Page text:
Wednesday, December 21, 2011

Many fliers refuse to turn off electronic gadgets

By Gary Stoller, USA TODAYUpdated 1h 37m ago

Gadget-dependent fliers are turning a deaf ear to flight attendants' instructions to turn off their devices during takeoff and landing, despite decades of government warnings, a USA TODAY investigation shows.

Investigation finds many passengers ignore the flight attendants' instructions to turn off electronic devices for takeoff and landing.

Investigation finds many passengers ignore the flight attendants' instructions to turn off electronic devices for takeoff and landing.

The investigation, which reviewed thousands of pages of technical documents and surveyed hundreds of frequent fliers, also confirms that the worry about electronics on planes is not baseless: The devices emit radio signals that can interfere with cockpit instruments and flight systems.

"We really need to get the technical findings out to the public and tell them it's dangerous to use their portable electronic devices in-flight," says Bill Strauss, an electrical engineer whose doctoral thesis at Carnegie Mellon University studied use of electronic devices in-flight.

Documents reviewed by USA TODAY include: more than 25 papers by electronics experts; presentations, papers and advisories by government aviation officials in the USA, Canada, the United Kingdom and Europe; congressional testimony; and Boeing research and information for airlines. The investigation also included: a review of government accident reports and airline pilots' incident reports; a survey of more than 900 frequent fliers; and interviews with Boeing, NASA and independent electromagnetic interference (EMI) experts, flight attendants and pilots unions, and college electrical engineering professors.

Fortunately for air travelers, the probability of EMI is small, the technical papers say.

EMI has not been cited as the cause of any fatal U.S. airline accident, but pilots have reported incidents in which they suspected EMI caused cockpit instruments to go haywire.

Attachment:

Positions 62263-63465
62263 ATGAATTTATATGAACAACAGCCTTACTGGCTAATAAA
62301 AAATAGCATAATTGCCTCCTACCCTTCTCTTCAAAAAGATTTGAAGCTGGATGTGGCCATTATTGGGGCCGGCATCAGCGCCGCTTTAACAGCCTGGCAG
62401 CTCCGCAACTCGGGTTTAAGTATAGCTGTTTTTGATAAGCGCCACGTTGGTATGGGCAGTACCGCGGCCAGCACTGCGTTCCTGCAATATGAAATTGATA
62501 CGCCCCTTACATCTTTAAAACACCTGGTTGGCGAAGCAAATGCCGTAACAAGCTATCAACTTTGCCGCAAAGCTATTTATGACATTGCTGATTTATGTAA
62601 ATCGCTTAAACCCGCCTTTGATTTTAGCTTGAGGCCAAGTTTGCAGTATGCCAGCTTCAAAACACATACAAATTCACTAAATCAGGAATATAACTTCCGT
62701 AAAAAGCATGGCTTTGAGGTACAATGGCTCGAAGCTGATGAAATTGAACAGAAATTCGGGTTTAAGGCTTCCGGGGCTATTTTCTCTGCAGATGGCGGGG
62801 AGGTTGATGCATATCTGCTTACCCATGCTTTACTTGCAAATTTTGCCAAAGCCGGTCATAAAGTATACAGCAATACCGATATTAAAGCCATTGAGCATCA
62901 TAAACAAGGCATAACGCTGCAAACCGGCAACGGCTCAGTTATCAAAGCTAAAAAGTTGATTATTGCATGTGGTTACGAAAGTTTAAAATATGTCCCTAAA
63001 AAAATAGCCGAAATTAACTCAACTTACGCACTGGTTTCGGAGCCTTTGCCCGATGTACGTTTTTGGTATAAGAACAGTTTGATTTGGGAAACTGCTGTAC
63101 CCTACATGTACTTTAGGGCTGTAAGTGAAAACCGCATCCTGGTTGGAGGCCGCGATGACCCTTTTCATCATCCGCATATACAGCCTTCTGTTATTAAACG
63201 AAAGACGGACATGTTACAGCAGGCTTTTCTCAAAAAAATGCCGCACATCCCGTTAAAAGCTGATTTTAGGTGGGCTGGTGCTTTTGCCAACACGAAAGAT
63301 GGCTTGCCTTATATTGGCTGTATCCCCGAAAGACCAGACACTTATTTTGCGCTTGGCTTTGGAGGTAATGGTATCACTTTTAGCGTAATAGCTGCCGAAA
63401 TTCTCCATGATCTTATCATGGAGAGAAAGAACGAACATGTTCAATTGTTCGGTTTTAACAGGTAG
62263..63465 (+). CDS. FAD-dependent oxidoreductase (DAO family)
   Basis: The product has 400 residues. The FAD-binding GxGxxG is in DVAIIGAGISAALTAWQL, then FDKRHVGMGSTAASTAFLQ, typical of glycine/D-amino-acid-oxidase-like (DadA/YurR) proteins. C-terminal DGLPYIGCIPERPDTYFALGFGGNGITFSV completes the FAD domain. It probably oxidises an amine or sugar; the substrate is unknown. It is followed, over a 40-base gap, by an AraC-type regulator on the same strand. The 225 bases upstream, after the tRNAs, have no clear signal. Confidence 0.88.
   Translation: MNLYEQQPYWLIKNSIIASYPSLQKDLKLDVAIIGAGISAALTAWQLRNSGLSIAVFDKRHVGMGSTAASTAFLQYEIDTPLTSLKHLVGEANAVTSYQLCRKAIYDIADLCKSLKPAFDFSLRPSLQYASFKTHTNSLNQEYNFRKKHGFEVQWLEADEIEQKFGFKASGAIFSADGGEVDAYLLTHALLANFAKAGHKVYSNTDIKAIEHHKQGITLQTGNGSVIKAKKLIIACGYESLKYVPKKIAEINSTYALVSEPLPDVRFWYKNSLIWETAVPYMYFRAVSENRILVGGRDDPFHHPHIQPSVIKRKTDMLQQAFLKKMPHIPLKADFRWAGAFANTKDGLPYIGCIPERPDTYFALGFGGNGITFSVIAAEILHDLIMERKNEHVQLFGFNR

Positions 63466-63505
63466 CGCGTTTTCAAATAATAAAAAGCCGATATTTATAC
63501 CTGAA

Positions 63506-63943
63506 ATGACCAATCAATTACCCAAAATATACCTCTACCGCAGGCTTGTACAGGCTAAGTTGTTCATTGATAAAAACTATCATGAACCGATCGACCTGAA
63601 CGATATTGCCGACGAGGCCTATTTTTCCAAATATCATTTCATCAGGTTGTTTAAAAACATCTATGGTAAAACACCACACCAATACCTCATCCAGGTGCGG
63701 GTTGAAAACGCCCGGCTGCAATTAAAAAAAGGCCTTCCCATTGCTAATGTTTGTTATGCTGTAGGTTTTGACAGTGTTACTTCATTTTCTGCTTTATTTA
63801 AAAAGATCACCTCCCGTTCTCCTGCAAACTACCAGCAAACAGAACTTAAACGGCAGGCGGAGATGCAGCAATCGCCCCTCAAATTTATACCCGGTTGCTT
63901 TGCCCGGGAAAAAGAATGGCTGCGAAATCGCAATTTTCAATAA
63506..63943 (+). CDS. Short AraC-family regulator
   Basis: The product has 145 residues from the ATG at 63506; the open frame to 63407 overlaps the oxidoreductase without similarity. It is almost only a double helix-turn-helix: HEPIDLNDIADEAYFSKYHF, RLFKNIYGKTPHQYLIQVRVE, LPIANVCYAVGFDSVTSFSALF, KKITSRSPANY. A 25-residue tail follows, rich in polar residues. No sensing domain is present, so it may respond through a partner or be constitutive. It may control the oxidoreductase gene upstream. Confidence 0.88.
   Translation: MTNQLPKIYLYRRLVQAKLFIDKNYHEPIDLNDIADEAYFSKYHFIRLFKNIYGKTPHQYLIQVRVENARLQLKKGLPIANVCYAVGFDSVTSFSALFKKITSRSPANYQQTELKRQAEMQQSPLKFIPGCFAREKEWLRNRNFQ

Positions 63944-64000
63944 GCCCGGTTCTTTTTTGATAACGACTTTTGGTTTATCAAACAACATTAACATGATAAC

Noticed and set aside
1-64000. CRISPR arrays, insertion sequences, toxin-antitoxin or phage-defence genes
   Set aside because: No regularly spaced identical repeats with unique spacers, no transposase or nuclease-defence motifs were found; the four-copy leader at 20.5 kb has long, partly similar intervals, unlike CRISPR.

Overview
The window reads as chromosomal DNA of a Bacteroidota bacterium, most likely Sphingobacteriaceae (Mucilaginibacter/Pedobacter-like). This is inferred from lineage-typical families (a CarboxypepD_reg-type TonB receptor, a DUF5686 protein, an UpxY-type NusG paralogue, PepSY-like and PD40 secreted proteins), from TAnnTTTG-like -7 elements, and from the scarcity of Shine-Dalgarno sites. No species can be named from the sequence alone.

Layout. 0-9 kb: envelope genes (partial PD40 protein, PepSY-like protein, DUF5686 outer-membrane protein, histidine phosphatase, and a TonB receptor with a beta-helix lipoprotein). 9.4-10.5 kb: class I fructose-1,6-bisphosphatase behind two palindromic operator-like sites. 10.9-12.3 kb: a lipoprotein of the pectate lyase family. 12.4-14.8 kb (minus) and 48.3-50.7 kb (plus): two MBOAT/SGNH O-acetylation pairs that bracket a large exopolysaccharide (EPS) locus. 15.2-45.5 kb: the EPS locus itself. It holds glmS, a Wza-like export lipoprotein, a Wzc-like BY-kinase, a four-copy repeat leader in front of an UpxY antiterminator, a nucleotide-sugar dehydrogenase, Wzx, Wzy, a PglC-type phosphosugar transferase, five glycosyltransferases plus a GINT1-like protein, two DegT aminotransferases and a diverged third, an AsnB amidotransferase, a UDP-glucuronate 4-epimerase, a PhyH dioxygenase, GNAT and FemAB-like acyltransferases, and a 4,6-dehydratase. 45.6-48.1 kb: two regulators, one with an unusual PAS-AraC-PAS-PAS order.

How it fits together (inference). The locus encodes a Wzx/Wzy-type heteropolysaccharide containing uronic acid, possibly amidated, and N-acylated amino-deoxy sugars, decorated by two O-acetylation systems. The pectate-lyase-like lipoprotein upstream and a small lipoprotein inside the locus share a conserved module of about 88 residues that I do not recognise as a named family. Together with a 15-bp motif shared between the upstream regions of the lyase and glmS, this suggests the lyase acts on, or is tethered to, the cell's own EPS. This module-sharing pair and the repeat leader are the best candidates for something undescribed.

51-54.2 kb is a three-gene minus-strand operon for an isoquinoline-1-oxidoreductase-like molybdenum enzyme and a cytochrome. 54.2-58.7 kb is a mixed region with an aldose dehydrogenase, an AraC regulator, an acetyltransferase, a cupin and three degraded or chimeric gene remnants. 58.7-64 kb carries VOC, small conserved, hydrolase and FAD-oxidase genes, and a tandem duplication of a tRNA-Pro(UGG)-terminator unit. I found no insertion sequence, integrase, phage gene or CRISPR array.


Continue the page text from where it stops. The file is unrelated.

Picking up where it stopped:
Some electronics experts — including Douglas Hughes, an electrical engineer who worked for McDonnell Douglas and the Department of Defense— suspect it might have caused military aircraft accidents and been an undetected factor in some airline crashes.

Goverment accident investigators in New Zealand said a pilot used a cellphone in the cockpit before he and seven passengers were killed on a charter flight in 2003.

The New Zealand Transport Accident Investigation Commission said the accident was probably caused by the pilot becoming distracted from monitoring altitude during landing. They noted in the accident report that cellphone use can cause "random interference to the proper functioning of aircraft avionics such as navigation equipment and autopilots."

Two recent events have caused frequent fliers to question why they're required to shut off their devices in flight.

On Dec. 6, actor Alec Baldwin was removed from an American Airlines plane for playing a game on his cellphone after a flight attendant told him to turn it off. On Dec. 1, the FAA gave approval to American's pilots — after months of tests — to use electronic tablets in cockpits.

American's pilots can use their own iPads any time during a flight to access aircraft and flight crew operating manuals and navigational charts, says the airline's spokeswoman, Andrea Huguely. The device's Wi-Fi must be turned off.

Pilots' iPad use "involves a significantly different scenario for potential interference than unlimited passenger use, which could involve dozens or even hundreds of devices at the same time," the FAA says.

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